How to Stay (or Become) Independent
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As trends favor hospital consolidation, staying solo is becoming more challenging.
Guy Medaglia prides himself on swimming against the tide. Perhaps that's why his leadership style as president and CEO of Saint Anthony Hospital in Chicago is no different. Personally, he gets his sense of freedom and possibility from his motorcycle hobby. In his career, he's getting a big dose of it by convincing his board and his corporate parent, St. Louis-based Ascension Health, to let his hospital go it alone. On July 1, Ascension officially agreed to that plan after six years of recovery from dire financial straits at the 110-year-old inner-city hospital.
In doing so, Saint Anthony is going the opposite direction of most in the industry, where the growing momentum favors consolidation. Most hospitals leaders predict the future skills and attributes necessary to sustainability for hospitals will require bigger scale, not smaller. Because of the anticipated expensive operating requirements forced by healthcare reform, joining a larger system is far more appealing for most.
"Being part of a system brings value," he says. "Ascension wanted to keep us, but the board had done its homework and this worked best for us, unless they were planning on adding more hospitals to the market."
Many speculate that a move toward healthcare payments based on outcomes will force many small to mid-size community hospitals (generally 300 beds or fewer) to find a merger partner or be marginalized out of existence—they simply won't be able to compete, so the theory goes. Medaglia doesn't dispute that, for the majority of hospitals, consolidating with a better-funded corporate parent that has the scale to implement tough new technology and accountability requirements might be the best option. But he's been there, and he and his board felt independence was the better option.
"People think in order to succeed or even continue, they have to change who they are," says Medaglia, who came to Saint Anthony as part of a consulting arrangement with his firm, FTI Healthcare in Brentwood, TN, where he is a managing director with a track record of turning around troubled inner-city hospitals. "You need to be who you are, but be the best at who you are."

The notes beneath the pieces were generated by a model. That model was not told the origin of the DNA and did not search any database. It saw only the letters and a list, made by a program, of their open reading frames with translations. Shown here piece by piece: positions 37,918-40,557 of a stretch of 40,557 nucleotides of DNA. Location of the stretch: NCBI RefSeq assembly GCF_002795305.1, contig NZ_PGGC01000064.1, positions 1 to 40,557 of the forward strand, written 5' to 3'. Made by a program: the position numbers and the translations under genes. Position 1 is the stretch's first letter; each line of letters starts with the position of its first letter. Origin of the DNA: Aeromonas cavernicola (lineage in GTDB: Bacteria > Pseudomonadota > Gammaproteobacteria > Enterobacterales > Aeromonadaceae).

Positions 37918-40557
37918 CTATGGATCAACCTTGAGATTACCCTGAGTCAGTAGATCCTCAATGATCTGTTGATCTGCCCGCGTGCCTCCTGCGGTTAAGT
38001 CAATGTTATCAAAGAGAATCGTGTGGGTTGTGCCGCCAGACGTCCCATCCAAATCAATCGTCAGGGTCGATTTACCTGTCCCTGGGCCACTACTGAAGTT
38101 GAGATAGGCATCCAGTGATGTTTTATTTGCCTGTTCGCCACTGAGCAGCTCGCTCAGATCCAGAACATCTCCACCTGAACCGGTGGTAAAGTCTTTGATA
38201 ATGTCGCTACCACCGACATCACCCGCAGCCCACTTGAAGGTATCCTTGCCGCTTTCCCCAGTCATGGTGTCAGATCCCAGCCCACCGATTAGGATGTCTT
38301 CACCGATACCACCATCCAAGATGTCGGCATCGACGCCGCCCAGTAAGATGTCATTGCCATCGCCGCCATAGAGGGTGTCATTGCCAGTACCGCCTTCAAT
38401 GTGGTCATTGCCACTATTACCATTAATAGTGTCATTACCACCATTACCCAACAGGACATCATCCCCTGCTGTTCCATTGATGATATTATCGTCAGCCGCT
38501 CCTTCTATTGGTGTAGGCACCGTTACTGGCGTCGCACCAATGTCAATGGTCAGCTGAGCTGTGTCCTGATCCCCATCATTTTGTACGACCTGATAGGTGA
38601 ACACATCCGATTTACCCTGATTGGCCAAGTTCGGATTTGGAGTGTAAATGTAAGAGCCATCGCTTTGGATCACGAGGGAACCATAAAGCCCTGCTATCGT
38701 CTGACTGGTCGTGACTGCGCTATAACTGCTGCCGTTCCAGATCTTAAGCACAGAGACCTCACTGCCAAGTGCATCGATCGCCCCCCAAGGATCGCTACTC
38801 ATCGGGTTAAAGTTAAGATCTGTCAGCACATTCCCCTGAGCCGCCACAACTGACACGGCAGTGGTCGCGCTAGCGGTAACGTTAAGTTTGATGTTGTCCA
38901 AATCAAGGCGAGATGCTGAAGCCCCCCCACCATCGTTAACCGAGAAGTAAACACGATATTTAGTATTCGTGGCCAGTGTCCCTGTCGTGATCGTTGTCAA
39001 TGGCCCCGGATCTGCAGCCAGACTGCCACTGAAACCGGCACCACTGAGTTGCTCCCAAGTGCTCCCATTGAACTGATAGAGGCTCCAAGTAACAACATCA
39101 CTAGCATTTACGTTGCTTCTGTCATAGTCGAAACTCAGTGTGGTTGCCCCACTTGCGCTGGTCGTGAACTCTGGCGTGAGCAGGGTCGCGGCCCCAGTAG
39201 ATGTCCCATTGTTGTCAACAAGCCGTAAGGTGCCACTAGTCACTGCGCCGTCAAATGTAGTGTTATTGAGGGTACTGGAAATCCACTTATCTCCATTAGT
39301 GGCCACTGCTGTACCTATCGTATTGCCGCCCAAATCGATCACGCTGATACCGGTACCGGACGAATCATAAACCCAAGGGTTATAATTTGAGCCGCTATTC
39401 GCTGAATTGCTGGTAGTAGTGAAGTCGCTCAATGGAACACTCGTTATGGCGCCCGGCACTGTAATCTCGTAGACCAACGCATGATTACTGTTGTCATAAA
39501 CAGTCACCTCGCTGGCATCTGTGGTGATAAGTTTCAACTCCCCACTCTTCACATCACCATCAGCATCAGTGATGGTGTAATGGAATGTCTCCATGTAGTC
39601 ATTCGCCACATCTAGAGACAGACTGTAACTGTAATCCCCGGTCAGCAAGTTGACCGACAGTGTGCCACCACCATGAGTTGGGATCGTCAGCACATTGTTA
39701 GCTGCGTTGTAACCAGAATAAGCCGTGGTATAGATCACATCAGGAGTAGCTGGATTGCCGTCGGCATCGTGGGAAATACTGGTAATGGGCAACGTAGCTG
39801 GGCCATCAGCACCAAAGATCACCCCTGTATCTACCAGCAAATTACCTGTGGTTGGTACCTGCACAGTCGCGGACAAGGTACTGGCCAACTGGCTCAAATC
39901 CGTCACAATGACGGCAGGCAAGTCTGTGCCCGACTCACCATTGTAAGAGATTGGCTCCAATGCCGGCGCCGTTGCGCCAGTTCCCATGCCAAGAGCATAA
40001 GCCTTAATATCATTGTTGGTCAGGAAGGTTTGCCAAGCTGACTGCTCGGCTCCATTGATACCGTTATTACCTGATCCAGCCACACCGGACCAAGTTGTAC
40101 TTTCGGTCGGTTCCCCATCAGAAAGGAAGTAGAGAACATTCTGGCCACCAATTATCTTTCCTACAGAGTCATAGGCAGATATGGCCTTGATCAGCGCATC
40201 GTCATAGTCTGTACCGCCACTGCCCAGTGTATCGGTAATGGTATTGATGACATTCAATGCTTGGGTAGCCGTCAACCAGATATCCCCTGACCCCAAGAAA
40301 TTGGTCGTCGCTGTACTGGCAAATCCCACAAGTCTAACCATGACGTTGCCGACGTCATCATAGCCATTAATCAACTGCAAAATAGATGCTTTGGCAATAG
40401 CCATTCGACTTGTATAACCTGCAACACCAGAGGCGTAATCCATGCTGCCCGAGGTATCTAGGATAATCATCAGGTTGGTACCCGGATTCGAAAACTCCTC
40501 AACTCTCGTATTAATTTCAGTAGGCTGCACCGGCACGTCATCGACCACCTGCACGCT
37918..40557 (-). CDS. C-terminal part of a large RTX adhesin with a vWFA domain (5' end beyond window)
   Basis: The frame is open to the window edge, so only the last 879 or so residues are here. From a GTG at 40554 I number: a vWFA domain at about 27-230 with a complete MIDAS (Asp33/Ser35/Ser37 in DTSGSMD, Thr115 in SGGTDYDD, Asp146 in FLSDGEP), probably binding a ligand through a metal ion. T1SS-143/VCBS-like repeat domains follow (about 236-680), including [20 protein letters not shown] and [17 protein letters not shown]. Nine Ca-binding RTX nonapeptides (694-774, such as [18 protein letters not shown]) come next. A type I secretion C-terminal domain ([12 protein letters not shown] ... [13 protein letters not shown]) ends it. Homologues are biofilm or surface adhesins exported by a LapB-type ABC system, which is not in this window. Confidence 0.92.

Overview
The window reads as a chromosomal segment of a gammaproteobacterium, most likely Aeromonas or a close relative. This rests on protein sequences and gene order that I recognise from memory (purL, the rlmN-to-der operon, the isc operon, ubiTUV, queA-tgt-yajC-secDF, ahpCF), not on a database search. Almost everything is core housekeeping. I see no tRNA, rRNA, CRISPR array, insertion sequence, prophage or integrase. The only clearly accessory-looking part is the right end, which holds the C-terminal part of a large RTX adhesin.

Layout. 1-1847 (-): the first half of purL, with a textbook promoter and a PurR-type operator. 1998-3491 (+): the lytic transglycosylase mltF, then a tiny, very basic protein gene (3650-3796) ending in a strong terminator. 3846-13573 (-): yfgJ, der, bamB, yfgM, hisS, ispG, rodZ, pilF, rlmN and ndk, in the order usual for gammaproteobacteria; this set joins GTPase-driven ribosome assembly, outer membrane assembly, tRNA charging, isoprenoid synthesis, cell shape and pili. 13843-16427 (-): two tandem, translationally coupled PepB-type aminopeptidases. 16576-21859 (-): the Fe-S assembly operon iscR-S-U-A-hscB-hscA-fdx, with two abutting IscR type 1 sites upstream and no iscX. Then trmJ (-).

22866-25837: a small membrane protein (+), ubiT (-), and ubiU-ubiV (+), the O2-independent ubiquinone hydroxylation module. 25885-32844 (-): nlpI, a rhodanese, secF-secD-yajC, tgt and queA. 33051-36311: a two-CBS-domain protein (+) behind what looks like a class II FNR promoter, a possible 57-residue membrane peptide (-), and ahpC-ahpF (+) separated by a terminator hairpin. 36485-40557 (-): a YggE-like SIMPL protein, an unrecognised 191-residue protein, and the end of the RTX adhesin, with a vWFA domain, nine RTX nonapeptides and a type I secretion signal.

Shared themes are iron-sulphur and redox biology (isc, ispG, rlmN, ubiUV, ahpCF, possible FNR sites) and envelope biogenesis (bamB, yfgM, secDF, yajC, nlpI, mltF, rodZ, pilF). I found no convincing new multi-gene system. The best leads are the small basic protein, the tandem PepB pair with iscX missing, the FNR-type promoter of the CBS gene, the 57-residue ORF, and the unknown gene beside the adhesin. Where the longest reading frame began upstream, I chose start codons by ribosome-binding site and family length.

Saint Anthony has a lot going for it, unlike many inner-city independent hospitals, which are often representative of the troubled aspects of the healthcare system. Generally, they're not reimbursed as well and have a tough time attracting the affluent patient mix that determines financial viability in modern healthcare.
But Medaglia insists that what he, the board, and physicians developed at Saint Anthony can work at a majority of hospitals that fit its profile.
"No matter what inner-city hospital I end up working on, it's about embracing the physicians, the community, and employees to help you solve the problem. These people were here when I got here. Without the efforts of the board, the physicians, the executive team, and the employees, we would not be where we are."
For instance, he says, physicians tend to view hospitals like Saint Anthony as a second or third choice when deciding where to practice.
"Typically that's because they don't get involved in the operations," he says.
At Saint Anthony, the physicians are always involved in operational decisions.
"Before we do anything, I get physician leaders to give their input on what tools are needed, the best way to implement." He credits that level of involvement to a feeling among physicians that Saint Anthony is "their hospital." Further, he showed the hospital's commitment to the physicians and the community by spending money to improve areas of perceived deficiency. He put significant dollars into a new ED, for example, and put special emphasis on improving quality scores and promoting that improvement widely in the community.
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